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Virginia: The state for crazy rich Asians?

After watching the movie “Crazy Rich Asians,” I wondered if it is accurate to label Asians in the United States and, specifically in Virginia, as rich. After delving into American Community Census data, I discovered that, in fact, Asians have been the wealthiest group in the United States for over three decades, and the wealthiest in Virginia as well.

Based on the 2017 American Community Survey data, the median household income for Asian in the U.S. was $83,456, the highest among all races and ethnicities.

Graph 1
Source: U.S. Census Bureau, 2017 American Community Survey 1-Year Estimates


In Virginia, the Asian population has the highest median household income among all races and ethnicities as well.

Graph 1.1
Source: U.S. Census Bureau, 2017 American Community Survey 1-Year Estimates


Data from the Pew Research Center suggests that over the last three decades, the median household income for Asians has been consistently higher than other races. One of the main reasons is the Immigration Act of 1965 [1], which attracted large numbers of Asians to move into the U.S. The law eliminated the use of national-origin quotas, and allowed mass entry from the wealthiest and most educated Asian groups in their native countries. This Act brought Asian professionals and technicians to U.S, increasing the income level of the Asian population.


Pic 1
Source: The Atlantic


While the median household income level of Asians ranks the highest in the United States, it varies among the states. The median household income for Asians in Virginia is $101,515, only second to New Jersey. In Virginia, the strong labor force of Asians in STEM-related occupations, and the expansion of technology firms in Virginia’s larger metro areas, particularly in Northern Virginia, contribute to the high median household income of Asians in the Commonwealth.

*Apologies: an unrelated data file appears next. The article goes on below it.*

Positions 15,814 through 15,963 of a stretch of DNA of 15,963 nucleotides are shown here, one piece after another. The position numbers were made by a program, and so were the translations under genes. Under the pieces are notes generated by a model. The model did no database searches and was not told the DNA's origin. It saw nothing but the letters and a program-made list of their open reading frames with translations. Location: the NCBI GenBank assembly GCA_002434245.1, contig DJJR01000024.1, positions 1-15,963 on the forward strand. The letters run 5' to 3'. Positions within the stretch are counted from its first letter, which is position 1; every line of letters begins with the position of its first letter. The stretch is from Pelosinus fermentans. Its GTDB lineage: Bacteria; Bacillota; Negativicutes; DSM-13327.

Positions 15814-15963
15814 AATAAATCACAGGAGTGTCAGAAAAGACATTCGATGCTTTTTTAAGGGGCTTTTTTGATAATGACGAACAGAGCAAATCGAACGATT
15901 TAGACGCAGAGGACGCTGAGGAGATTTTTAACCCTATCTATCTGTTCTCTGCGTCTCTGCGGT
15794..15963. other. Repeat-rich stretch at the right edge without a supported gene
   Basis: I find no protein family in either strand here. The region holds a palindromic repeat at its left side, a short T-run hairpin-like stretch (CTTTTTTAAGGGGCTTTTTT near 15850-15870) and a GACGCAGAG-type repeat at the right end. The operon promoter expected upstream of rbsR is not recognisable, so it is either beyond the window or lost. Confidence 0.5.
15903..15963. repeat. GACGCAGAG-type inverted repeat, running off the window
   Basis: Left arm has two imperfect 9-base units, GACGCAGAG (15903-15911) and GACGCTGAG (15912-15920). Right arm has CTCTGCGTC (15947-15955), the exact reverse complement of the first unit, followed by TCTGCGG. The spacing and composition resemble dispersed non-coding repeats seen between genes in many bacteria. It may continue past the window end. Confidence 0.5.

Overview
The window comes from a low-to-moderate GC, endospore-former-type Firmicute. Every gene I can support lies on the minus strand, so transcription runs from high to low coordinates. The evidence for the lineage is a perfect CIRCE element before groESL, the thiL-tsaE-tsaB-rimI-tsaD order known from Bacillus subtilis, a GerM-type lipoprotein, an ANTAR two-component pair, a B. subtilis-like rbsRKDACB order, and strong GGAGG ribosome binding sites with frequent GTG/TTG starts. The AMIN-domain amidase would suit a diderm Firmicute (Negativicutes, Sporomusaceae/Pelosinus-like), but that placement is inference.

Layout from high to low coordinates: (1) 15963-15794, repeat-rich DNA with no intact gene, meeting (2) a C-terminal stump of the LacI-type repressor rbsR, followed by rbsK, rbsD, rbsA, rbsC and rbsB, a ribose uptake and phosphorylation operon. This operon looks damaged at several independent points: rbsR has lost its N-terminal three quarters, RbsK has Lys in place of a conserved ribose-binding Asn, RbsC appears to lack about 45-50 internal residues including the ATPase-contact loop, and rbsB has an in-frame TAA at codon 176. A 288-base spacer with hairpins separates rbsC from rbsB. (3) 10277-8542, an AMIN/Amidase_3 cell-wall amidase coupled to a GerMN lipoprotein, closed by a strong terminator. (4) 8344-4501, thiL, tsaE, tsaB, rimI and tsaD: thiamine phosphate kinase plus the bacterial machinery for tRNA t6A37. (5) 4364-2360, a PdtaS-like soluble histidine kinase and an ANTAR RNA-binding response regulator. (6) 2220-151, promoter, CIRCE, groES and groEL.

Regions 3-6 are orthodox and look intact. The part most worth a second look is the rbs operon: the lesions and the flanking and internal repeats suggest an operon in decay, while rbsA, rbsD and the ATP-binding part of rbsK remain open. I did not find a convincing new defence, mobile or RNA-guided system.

Graph 2
Source: U.S. Census Bureau, 2017 American Community Survey 1-Year Estimates


Northern Virginia has one of the largest concentrations of technology jobs in the United States. It is a center for technical and service firms, and trade and professional organizations, constituting 20.7 percent of the total employment. Technical industries are the driving force of economic growth in Northern Virginia, and this trend is expected to continue. According to the Trailblazers project [2], jobs associated with Information Technology and STEM clusters are projected to have a growth rate of 20 percent and 10 percent respectively through 2024 in Northern Virginia.

The percentage of Asians in Virginia’s labor force is 7.4 percent. However, for STEM-related occupations, the percentage is much higher. In computer and mathematical occupations, for example, Asians account for 24.3 percent of the total employment.


Graph 3
Source: U.S. Census Bureau, 2017 American Community Survey 1-Year Estimates


Generally, STEM workers earn two to three times more than non-STEM workers, according to the Pew Research Center’s analysis on STEM workforce [3] in the United States. This is also the case for Virginia. The graph below shows occupation and annual mean wage in Virginia with STEM occupations highlighted. Please note, 19.6 percent of the occupations under “Management” are related to the STEM field, such as computer information managers, architectural and engineering managers, and industrial managers, but these management occupations are not considered as STEM occupations in the graph below.

Graph 4

Source: Bureau of Labor Statistics (2017) [4]


With large household incomes and high labor force participation in STEM occupations, Asian Americans are commonly perceived as a “Model Minorities”. However, despite the generalized term “Asian” throughout this post, Asian populations are quite heterogeneous, and income levels vary widely among Asian subgroup [5]s. I will be delving deeper into the income differences among Asian subgroups in my next post.